me into ministry.
“Give me the hacksaw,” I grunted.
“Which do you want?” Credinescu replied, displaying four
vicious looking hacksaws.
I looked over the bunch and selected the biggest, meanest
one. It was a black carbon model with stainless shark-like
teeth. I gripped it with my hand. It felt good, heavy and
vicious! It would get the job done. Breaking into a building
would be easy with this bad boy. I started sawing at the
hardened padlock.
After a few minutes, I was puffing and sweating in the bitter
minus twenty degree temperature. Drops of sweat crystallized
behind my neck.
“I keep hitting the door,” I wheezed to a wide-eyed
Credinescu. “I cannot get enough room to push the saw
through completely. This big one is of no use! Give me the
small orange one. I might have more saw-room then.”
Credinescu handed me the small orange saw. I could see that
his hands were shaking – more from nervousness than the cold.
It was his first time breaking into a building. It was my first
time too.

“Don’t worry,” I said comfortingly. “We will get in. I just


need a little bit more time.”
Credinescu, Bible in one hand and hacksaws in the other,
looked the very picture of misery. The picture of his pastor
sawing at a padlock and breaking into a building did not sit
well with him.
I started sawing vigorously anew. The little orange saw had
razor sharp incisors. As I sawed, my hopes of opening the lock
rose only to be squashed just as fast as they had risen. I moaned
and groaned and made other disparaging noises.
“I cannot get completely around the lock,” I panted, putting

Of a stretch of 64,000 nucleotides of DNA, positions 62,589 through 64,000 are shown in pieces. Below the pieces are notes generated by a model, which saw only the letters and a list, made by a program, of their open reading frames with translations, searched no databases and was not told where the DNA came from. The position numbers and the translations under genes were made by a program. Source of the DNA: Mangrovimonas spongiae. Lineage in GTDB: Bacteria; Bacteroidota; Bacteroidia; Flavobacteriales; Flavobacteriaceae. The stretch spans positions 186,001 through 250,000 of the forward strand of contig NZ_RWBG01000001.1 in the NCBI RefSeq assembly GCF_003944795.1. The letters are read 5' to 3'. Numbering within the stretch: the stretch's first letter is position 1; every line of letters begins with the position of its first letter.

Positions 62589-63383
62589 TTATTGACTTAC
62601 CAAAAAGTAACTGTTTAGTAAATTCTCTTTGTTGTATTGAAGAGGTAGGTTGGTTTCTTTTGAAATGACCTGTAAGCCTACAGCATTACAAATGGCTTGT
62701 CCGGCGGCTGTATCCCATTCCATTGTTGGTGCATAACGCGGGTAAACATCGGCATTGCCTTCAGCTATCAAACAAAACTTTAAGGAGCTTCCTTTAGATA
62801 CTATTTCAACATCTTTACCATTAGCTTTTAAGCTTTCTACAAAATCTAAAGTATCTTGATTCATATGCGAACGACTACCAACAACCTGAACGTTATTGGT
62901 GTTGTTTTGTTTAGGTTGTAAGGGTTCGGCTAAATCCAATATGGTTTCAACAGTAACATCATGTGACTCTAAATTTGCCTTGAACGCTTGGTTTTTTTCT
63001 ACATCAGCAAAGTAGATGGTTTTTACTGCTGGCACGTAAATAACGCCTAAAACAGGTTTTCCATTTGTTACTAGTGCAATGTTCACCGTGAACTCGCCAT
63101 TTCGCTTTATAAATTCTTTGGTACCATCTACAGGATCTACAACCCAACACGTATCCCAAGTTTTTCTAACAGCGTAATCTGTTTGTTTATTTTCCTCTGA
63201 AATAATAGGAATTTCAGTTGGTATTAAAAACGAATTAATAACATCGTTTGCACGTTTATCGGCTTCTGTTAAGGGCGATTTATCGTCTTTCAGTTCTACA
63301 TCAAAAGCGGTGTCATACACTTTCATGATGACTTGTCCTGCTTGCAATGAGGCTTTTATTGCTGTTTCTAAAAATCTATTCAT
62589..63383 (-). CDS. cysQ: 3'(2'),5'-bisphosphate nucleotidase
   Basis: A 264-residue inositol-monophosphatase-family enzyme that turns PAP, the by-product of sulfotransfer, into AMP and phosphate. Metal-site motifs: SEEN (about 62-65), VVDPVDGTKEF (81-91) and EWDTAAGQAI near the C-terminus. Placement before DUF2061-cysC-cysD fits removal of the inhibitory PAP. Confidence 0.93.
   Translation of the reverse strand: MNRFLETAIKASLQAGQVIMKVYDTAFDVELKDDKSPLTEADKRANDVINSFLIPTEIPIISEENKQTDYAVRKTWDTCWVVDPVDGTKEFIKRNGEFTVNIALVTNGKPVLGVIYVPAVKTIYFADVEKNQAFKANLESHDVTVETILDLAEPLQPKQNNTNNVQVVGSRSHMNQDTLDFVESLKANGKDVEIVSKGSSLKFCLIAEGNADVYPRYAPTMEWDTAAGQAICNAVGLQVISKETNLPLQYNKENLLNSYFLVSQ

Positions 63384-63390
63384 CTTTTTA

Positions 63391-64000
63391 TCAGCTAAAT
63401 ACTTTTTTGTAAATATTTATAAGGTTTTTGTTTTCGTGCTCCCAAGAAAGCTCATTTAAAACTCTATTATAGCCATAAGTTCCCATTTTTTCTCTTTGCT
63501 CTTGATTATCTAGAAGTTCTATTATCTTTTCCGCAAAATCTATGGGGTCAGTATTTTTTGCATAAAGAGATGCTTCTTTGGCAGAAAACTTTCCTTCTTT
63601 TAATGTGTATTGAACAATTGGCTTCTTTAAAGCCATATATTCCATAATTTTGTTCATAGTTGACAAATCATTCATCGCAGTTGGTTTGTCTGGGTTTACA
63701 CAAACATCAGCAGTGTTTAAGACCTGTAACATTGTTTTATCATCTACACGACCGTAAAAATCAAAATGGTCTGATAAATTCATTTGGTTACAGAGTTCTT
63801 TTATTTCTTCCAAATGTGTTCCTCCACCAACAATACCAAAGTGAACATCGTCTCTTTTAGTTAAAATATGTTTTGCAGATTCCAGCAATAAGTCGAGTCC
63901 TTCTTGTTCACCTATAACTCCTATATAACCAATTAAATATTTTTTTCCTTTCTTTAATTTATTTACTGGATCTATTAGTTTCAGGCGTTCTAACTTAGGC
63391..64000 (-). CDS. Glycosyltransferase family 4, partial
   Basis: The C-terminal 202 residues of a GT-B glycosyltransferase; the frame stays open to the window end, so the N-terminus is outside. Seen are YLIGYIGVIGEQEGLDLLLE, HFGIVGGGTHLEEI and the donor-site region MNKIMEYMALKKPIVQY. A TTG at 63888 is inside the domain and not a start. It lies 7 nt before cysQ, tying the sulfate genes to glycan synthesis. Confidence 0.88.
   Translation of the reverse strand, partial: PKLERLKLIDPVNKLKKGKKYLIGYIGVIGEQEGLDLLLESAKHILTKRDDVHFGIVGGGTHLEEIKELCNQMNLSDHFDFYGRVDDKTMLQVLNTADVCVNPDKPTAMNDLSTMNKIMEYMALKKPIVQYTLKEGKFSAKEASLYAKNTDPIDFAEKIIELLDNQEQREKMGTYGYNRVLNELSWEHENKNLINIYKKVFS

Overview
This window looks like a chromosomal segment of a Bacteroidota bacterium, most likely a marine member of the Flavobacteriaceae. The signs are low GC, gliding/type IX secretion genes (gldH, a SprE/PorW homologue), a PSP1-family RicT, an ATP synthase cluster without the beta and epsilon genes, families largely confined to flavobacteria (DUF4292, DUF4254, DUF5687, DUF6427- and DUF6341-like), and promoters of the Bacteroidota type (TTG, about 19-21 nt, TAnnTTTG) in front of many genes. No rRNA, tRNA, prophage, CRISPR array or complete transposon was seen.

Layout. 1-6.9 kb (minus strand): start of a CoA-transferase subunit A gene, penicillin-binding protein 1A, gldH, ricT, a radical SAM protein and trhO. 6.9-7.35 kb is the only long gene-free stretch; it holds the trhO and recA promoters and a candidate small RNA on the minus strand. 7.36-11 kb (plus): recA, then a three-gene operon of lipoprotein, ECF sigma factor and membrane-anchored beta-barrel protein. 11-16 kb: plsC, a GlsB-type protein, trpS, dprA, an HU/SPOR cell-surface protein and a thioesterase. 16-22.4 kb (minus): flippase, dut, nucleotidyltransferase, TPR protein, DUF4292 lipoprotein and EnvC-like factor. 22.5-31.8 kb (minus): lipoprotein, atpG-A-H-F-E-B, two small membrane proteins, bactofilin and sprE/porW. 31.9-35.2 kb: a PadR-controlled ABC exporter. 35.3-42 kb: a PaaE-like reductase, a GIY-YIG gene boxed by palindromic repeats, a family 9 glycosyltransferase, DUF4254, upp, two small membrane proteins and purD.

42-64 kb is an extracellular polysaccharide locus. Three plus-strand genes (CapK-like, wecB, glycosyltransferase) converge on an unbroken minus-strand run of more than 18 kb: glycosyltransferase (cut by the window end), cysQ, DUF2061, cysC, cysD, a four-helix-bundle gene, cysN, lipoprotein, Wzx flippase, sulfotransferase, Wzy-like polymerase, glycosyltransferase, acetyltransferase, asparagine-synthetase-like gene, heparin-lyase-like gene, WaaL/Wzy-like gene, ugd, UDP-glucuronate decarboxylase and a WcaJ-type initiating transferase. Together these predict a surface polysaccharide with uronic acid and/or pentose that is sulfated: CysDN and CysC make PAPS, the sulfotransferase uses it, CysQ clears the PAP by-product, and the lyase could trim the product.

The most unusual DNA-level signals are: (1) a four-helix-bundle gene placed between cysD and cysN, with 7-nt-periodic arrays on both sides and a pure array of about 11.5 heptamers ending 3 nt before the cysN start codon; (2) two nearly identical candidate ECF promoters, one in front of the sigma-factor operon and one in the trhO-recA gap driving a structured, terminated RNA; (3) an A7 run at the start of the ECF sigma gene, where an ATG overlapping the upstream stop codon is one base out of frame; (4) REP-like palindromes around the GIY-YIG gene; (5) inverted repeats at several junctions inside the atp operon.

down the saw. “Look! The lock is surrounded by a round solid
iron shroud! At this rate, we could be here until next
Christmas!”
Credinescu’s misery took on a new dimension as he digested
this news. He did not want to be around until next Christmas.
He grabbed the lock and examined it. He saw the small
scratches I had made on it. He let it go with disgust.
At about that time, to compound our nefarious activity, it
started to rain ice. I grabbed the metal shroud, with the lock
nestling deep inside, and began to study it, hoping to find a
weak spot. After a full minute, I came to the conclusion that
even Husqvarna’s biggest and most powerful chain saw could
not make a dent through the super hardened steel. An axe was
out of the question too. Too much noise, I thought morbidly. It
would have to take a Paul and Silas type miracle to get through
all this metal. Furthermore, I was beginning to slide wildly on
the thick coat of ice that had formed around the door I was
trying to break through.

2
The day had started off exceptionally well. It was Christmas
Eve. Bitingly cold but no snow was forecasted. I liked the no-
snow forecast for heavy snow has a way of making people stay
at home and away from church.

It was to be my first Christmas Eve program in Romania and


I wanted everything to go perfectly. I had planned this event
for months. I had downloaded Christmas carols from the
internet; the verses had been translated into Romanian; the
Praise and Worship team had learned and rehearsed the songs
from scratch (after all, none of them had heard of ‘Silent Night’
and any other type of Christmas carols until now). The song
lyrics were now on slides and each slide was made festive with
bright holiday colors and other decorations. I had made enough
flyers announcing this Christmas Eve program to literally cover
a huge chunk of Romania. The flyers had been distributed
throughout the community. I had even bought food and drinks
for the event. These were stored in the trunk of my car. I made
sure I had gas in the tank and I rechecked the car battery
several times. In those days, gas stations frequently ran dry and
closed for long periods of time.
I was very familiar with the American candlelight Christmas
Eve program. It was warm, friendly, and always coupled with
great carols. Just before midnight, candles would be lit and
‘Silent Night’ sung - enough to bring tears to the hardest of
hearts.
To mimic such fond sentiments of my life back in the States,